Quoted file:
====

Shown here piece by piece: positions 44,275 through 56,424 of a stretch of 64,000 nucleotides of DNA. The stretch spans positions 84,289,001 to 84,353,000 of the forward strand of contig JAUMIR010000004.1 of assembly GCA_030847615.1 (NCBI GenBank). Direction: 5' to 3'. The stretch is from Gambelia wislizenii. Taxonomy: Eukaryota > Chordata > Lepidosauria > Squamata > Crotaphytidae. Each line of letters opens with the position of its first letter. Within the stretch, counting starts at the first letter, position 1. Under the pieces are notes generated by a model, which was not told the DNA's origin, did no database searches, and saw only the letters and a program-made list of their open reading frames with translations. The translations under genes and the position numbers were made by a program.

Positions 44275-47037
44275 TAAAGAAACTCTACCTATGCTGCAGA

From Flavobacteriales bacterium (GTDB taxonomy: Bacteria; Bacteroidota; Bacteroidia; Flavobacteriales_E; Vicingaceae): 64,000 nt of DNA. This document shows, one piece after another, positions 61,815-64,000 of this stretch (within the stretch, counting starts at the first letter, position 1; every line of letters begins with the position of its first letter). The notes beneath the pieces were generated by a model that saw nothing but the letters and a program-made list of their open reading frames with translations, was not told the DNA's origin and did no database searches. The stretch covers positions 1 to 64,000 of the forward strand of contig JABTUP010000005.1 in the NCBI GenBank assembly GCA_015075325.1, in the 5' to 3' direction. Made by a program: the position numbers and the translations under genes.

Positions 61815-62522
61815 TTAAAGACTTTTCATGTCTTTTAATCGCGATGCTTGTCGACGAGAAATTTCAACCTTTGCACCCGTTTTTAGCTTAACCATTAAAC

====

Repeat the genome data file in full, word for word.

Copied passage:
Shown here piece by piece: positions 44,275 through 56,424 of a stretch of 64,000 nucleotides of DNA. The stretch spans positions 84,289,001 to 84,353,000 of the forward strand of contig JAUMIR010000004.1 of assembly GCA_030847615.1 (NCBI GenBank). Direction: 5' to 3'. The stretch is from Gambelia wislizenii. Taxonomy: Eukaryota > Chordata > Lepidosauria > Squamata > Crotaphytidae. Each line of letters opens with the position of its first letter. Within the stretch, counting starts at the first letter, position 1. Under the pieces are notes generated by a model, which was not told the DNA's origin, did no database searches, and saw only the letters and a program-made list of their open reading frames with translations. The translations under genes and the position numbers were made by a program.

Positions 44275-47037
44275 TAAAGAAACTCTACCTATGCTGCAGA

From Flavobacteriales bacterium (GTDB taxonomy: Bacteria; Bacteroidota; Bacteroidia; Flavobacteriales_E; Vicingaceae): 64,000 nt of DNA. This document shows, one piece after another, positions 61,815-64,000 of this stretch (within the stretch, counting starts at the first letter, position 1; every line of letters begins with the position of its first letter). The notes beneath the pieces were generated by a model that saw nothing but the letters and a program-made list of their open reading frames with translations, was not told the DNA's origin and did no database searches. The stretch covers positions 1 to 64,000 of the forward strand of contig JABTUP010000005.1 in the NCBI GenBank assembly GCA_015075325.1, in the 5' to 3' direction. Made by a program: the position numbers and the translations under genes.

Positions 61815-62522
61815 TTAAAGACTTTTCATGTCTTTTAATCGCGATGCTTGTCGACGAGAAATTTCAACCTTTGCACCCGTTTTTAGCTTAACCATTAAAC